The Gracious Bride of Christ

I need to brag on our church for a minute. This week we made a crazy decision to pack up our whole life in four days. That decision obviously meant that we had a lot to do in a very short time.

When our church family found out they didn't just say "well, let us know if you need anything" and then continue to go about their lives as normal. They rearranged things, sacrificed, and helped. The church found out on Tuesday and on Wednesday night eleven people showed up to pray for us and help us move. The worship team usually practices on Wednesday night but instead of practicing they all showed up to help us.

No one flinched from the un-vacuumed floors, they just knelt down in our filth and prayed. Despite the fact that I was sweaty and smelly there were long and genuine hugs given. Everyone jumped in to lug load after load to the truck. One couple took all of the stuff I had set aside to give away and loaded it into their truck so that I didn't need to worry about taking it to good will or some place. One friend brought fresh picked strawberry's for the kids.

The next day more people came and helped. They packed up my dishes in the kitchen. Took nails off of the wall. Labeled boxes. Played with the kids and did so much more.

We are the one's who decided to move and decided to so it so quickly so that Bryan could start treatments right away. We are the only one's who were responsible for getting done what needed to be done. There is not really any reason that our spontaneous decision should force others to rearrange their lives. But, love isn't reasonable.

That's what we felt...loved. Supported. Cared for.

And pursued.

Even as we left for a time we felt pursued.

This church body has never stopped asking us how we really are, and how they can help. They did that before cancer became a reality for us and even more afterwards. They have pursued us from the first time we walked through the doors right up until now.

This week no one let us say, "oh, it's ok. We can do it." Even when I tried to say things to that effect.

When I told a friend not to worry about bringing us dinner she still brought snacks for us for the drive and homemade strawberry jam because I had told her that I was sad I wouldn't get to go pick strawberries this summer like I'd planned.

When I told another friend from church to ignore my dirty dishes she didn't listen and went right ahead washing them and then proceeded to take out the trash. They saw needs and filled them even when I felt to uncomfortable to ask.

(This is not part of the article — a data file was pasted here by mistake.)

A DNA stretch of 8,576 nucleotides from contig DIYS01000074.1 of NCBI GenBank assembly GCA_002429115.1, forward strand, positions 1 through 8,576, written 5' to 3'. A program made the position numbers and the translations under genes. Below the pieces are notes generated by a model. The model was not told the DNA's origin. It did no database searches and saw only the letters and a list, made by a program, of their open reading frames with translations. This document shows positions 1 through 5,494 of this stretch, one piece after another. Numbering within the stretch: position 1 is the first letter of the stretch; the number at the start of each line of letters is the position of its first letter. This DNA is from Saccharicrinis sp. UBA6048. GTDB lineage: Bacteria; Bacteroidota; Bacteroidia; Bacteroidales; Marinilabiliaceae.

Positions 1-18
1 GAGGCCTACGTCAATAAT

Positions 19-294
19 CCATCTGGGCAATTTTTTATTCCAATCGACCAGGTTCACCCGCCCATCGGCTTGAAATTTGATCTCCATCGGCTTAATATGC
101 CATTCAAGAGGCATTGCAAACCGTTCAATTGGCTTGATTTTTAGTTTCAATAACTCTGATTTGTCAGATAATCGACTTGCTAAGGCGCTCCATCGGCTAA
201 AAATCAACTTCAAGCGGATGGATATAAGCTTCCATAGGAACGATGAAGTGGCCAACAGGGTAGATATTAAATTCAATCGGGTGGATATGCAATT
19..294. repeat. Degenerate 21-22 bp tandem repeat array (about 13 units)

Here's the really amazing thing to me, before all this it had been a whole month since we had been at church. Because of Bryan's radiation treatment and all of us getting ill this month we didn't make it to church at all.

The love and support we felt was not due to our actions. It was not because we had been so incredibly regular in our attendance or service. It was not because we are particularly friendly, social or dynamic (we are mostly awkward). It was not because we had brought a lot of people to church or were especially part of some inner circle.

Their love for us has been full of grace. Just like Christ's. I know that they will keep loving us even when we are not physically present with them. I feel confident that they would keep pursuing us and loving us in tangible ways even if we criticized them, or disagreed with them. Even if we acted out. Even if we got angry with God for our circumstances. Even if we grieved. Even if we stopped attending every Sunday.

High Point Church may not have the newest hippest venue, but it is filled with the Spirit of God. They may not have the biggest best worship team, but their worship team doesn't only praise God with their musical gifts they worship through their love of one another. High Point may not always have the most dynamic sermon but the pastor and the staff shepherd the flock by actively being part of their lives and spiritual journey. The church body is made up of a random mix of people from farmers to businessmen but they all mesh together and support one another seamlessly.

It's not a perfect church. It's made up of broken people like all churches. To most outsiders looking in it wouldn't seem like anything all that special, but it really is. Because despite imperfect Sunday gatherings and imperfect people, the spirit of God is clearly at work in this body. The spirit that teaches us to love and calls us to the kind of love that God has for us - unconditional and full of grace.

Rejoicing in the journey, Bethany Stedman